The Sequel to “The Tipping Point of Sorrow”
I was there.
It was a windy, clear night. I sat on the bed and brushed tear dampened hair from Michelle’s face and tucked it behind her ear. I had just overheard that our father had gotten my fifteen-year-old sister pregnant. “I envy her dark wavy hair,” I thought contemplatively as I lifted strands away from her neck needing to touch her, offer her comfort. I ached for this grief-ridden girl/child, with a profoundness that closed my throat.
Michelle was twelve when she came into my life. She was the oldest of six siblings the state took away from their mother. I was four, almost five. It would be years before I stopped asking the question, “Why?” and began asking a more useful one … “What next?”
Why was this beautiful, sad, now pregnant girl unlucky enough to have been adopted into our family? Why had any of them, Michelle or two of her birth siblings?
I remember a sunny day, visiting the Richardsons. I remember ragamuffin kids from the neighborhood joining in our game of tag. I remember three older girls, hanging out under a shade tree in the heat of that Indiana day. Don and Dolores, Mom and Dad’s friends from graduate school, sat with my parents visiting quietly on the porch. It was that day they discussed adopting those six kids, and began planning how to keep the family as intact as possible.
In the negotiations about how to do so, Mom and Dad suggested they take the two younger ones, a four and three year old, since I was that age. The Richardsons suggested the next closer sister, Joannie, and they would take the older three. Split ages down the middle. But Dad wanted Michelle. He argued that Michelle, being older, would be a great help to Mom, with the younger brood. They would live within driving distance when finished with graduate school so the birth siblings could remain close.
Maybe it was a good idea, adopting six kids between them. Mom and Dad were twenty-five. Maybe in one’s mid-twenties anything seems possible. I’ll bet it did for Mom, whose rose-colored glasses had yet to be shed. Having Michelle to help with the little ones (including me, a handful) probably seemed like a good idea to her.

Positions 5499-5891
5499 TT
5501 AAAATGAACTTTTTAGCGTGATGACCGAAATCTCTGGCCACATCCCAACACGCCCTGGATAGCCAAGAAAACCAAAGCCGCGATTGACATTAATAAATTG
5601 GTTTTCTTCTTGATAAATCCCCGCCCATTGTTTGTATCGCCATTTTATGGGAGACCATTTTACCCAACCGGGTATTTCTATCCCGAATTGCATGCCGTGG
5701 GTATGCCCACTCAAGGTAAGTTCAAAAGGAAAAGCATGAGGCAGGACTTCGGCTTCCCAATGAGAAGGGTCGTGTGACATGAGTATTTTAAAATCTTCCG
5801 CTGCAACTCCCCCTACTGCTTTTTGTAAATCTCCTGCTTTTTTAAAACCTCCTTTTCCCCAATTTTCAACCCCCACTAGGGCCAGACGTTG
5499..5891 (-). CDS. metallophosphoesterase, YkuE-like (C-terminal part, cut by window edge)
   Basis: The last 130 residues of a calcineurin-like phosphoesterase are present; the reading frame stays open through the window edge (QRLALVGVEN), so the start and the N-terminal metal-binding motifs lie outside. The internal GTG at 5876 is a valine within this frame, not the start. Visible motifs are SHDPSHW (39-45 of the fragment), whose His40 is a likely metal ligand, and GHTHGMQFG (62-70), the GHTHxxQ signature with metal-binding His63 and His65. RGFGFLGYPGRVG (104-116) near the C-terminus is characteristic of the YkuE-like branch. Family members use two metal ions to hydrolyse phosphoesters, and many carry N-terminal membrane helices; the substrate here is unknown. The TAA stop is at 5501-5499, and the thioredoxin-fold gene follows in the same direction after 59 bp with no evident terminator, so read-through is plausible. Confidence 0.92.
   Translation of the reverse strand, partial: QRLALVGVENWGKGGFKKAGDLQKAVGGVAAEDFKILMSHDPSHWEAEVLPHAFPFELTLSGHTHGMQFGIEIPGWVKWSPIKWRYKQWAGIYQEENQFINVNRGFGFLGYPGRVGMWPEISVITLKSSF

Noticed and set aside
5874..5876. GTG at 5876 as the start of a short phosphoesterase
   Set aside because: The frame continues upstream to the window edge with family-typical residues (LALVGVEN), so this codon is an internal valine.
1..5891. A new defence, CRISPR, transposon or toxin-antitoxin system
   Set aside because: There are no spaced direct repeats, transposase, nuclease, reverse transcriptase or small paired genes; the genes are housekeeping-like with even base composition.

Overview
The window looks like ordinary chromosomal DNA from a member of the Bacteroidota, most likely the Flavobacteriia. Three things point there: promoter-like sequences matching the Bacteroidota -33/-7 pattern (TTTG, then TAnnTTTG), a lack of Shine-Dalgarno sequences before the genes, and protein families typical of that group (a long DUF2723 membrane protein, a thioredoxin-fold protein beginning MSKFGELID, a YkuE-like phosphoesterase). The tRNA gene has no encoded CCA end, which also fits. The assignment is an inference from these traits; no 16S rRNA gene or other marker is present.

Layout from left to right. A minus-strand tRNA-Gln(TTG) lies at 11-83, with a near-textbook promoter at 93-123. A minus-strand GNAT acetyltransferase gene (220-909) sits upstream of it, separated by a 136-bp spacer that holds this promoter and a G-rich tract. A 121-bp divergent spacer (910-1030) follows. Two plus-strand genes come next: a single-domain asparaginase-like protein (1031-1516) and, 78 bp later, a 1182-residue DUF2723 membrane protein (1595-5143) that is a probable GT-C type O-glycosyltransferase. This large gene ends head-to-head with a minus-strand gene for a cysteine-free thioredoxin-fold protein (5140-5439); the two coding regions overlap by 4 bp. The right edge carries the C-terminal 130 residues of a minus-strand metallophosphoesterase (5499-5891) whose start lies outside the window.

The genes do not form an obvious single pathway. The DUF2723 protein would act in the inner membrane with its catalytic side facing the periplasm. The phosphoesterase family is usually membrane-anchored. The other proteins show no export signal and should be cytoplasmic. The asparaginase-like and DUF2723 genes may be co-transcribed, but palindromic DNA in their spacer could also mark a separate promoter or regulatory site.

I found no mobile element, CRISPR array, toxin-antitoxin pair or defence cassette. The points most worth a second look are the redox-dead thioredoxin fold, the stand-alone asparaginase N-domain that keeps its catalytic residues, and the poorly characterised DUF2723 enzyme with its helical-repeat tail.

It rocked my world. Hers too, as it turns out.
When I called the game on my Dad, I knew, in the deepest part of my heart, truth. I-was-there truth. Truth telling became the bedrock of my life and mission. I became fiercely protective of truth, willing to risk everything I had, except my children.
Dick told me, after I blew the whistle, that Dad – when confronted – confessed that Michelle seduced him once, and said how unfortunate it was that it resulted in a pregnancy. It broke my heart then, and infuriates me now. He began molesting her immediately following their inclusion in our family – at twelve. And, as you know if you have read “The Tipping Point of Sorrow” Dick intended to, and has now made contact with, incest’s child.
Yes, I was there, and was right about my bedrock truth.
But, I was also wrong.
The other kind of truth is malleable truth, told by those corrupt enough to take a kernel of truth, then bend and mold it to serve their purpose. That’s the kind of truth my parents told. They took truth and bent it unrecognizable, then tried very hard to mold us around those mangled stories. They did it about Michelle, and they did it about me. They were adept, canny and thorough. And Dick is doing the same thing to incest’s child.
Of course, there are many dexterous tellers of malleable truth. Think of Bill Clinton’s “I did not have sex with that woman, Miss Lewinsky.” Or, the shambles of our political scene at the moment, rife with malleable truth. Or Harvey Weinstein, whose abuse of power and malleable truth is epic. Or, Kevin Spacey – the list goes on… (#metoo #StandForTruth #UnleashYourPower.)
Back to me being both right and wrong. I built up a huge body of emotion about how this newly found child of incest would be blown away. I contacted Michelle and brought back a horror she’d endured decades ago, in order to protect her. My motives were pure. But, they say that the definition of insanity is to do the same thing over and over again expecting a different result – or, in this case, assuming truth would be told, when historically truth about and within my family was the malleable kind. How utterly naïve of me.
My emotions envisioned circles rippling from the rock dropped at incest’s child’s door, widening to encompass the rest of us. Instead, they first pulsed to Carly, then to me, then to Michelle, and outward to extended family. Dick controlled the information given this woman, and perpetuated my parents’ lie.
It was the lightning bolt of memory that tore through me the day I saw my father playing “Tiger” with my children, that seared away malleable truth, to core clarity. (“Tiger” was a prelude, in my childhood, to molestation.) It was then I began speaking truth out loud, and untangled my family’s labyrinthine storyline.
So, what now?
I have faith in truth telling. I have hope for all who do. I love and am loved in return. And – I will keep on keeping on.